Naked Economics: Undressing the Dismal Science, written by economist Charles Wheelan, is a book that aims to provide a clear and concise explanation of economics to those who may be intimidated or overwhelmed by the subject. In Chapter 1, Wheelan introduces the fundamental concepts of economics and explains why it is important to study economics, even if you are not an economist.
One of the main ideas that Wheelan presents in Chapter 1 is that economics is essentially the study of how people, firms, and governments make choices. This includes decisions about how to allocate resources, such as time, money, and labor, in order to satisfy our wants and needs. Wheelan explains that economics can help us understand the trade-offs we face when making these choices, as well as the consequences of our decisions for ourselves and others.
Another key concept introduced in Chapter 1 is the idea of scarcity. Wheelan explains that because we have limited resources, we must make choices about how to use them. This means that we cannot have everything we want, and must choose what is most important to us. This concept of scarcity is at the heart of economics, and is what drives the decisions we make about how to allocate our resources.
Wheelan also discusses the role of the market in economics. He explains that the market is a system in which buyers and sellers interact to determine the prices of goods and services. This market process helps to allocate resources efficiently, as prices reflect the relative scarcity of different goods and services. However, Wheelan also notes that markets can sometimes fail to allocate resources efficiently, and that government intervention may be necessary to correct these market failures.
In addition to these core concepts, Chapter 1 of Naked Economics also introduces the idea of opportunity cost, which is the cost of giving up the next best alternative when making a choice. This concept helps to illustrate the trade-offs we face when making decisions, and helps to explain why we may choose one option over another.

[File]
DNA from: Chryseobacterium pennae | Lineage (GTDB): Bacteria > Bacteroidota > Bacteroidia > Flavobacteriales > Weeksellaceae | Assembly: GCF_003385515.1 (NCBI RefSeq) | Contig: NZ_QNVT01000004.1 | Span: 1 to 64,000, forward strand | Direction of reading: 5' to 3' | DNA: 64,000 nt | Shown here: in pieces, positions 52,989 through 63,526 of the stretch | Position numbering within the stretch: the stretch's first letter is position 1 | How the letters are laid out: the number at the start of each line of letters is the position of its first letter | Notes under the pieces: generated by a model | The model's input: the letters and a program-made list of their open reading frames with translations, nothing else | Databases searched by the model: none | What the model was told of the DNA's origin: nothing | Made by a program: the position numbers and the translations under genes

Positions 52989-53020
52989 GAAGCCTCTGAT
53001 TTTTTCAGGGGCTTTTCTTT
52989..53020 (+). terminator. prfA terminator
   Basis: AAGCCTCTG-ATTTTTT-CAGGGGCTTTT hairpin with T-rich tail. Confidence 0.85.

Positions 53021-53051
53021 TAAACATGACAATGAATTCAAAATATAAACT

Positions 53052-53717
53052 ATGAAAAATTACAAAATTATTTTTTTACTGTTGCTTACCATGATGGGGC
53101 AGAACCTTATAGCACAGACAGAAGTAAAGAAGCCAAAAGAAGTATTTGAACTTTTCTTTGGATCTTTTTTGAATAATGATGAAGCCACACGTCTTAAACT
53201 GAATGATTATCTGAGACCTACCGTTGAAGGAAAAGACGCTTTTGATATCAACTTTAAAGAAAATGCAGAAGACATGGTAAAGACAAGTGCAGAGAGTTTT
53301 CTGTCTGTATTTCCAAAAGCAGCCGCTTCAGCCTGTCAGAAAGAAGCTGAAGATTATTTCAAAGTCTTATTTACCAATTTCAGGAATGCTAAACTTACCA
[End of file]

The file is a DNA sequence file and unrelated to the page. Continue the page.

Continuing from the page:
Overall, Chapter 1 of Naked Economics provides a clear and concise introduction to the fundamental concepts of economics. It explains why economics is important, and how it can help us understand the choices we make and the consequences of those choices. Through its explanations of scarcity, the market, and opportunity cost, it provides a foundation for further exploration of the subject.
Review your schedule with a parent or guardian. One example is splurging a big flat screen TV on a credit card but still knowing that you have added to your credit score which will affect you in the future. Purchase of the book is not required, but recommended. Throughout the book, the author uses easy-to-understand language and vivid examples to illustrate his points in strategic places maintaining a sense of lightness with the readers in reading the material. For example, a law intended to reduce the amount of smog in Mexico City imposed restrictions on which cars could drive on which days, tracked through license plates.
For example, the people who sell cheap umbrellas in New York City when it starts to rain get profits because people walking by need to stay dry. Truffles which can only be cultivated from the wild represents a natural barrier while Viagra benefits from patent protection, a legal barrier. When the bubble burst however, families could no longer pay their mortgages nor could they sell their houses, this cycle led to collapse. But we didn't even have to say the name! The Power of Markets: Who feeds Paris? Firms are people or groups of people who decide what, where, and how to produce products and combine products in a way that adds value. It makes us richer and healthier. . The Competitive Firm 15.
The Theory of Consumer Choice 22. They influence everyday action with emphasis through human's natural characteristic to adapt. Second it is very hard, if not impossible to exclude persons who have not paid for the good from using it you cannot stop a ship captain from seeing a lighthouse. He also includes insurance, investing, and other programs that could result in a major loss of money, though not in most cases. Fishermen who hunt without constraint can deplete a fish population.
Naked Economics Chapter 1 Vocab and Examples Flashcards
Set due dates for each chapter and each part of the assignment. In other words, all products must be sold on a same fair price. How do we slice up the pie? It could simply just to create a better artificial balance. Prices Reflect Supply and Demand When a sale is made, firms and individuals connect and maximize their utility against each other. We work less and produce more.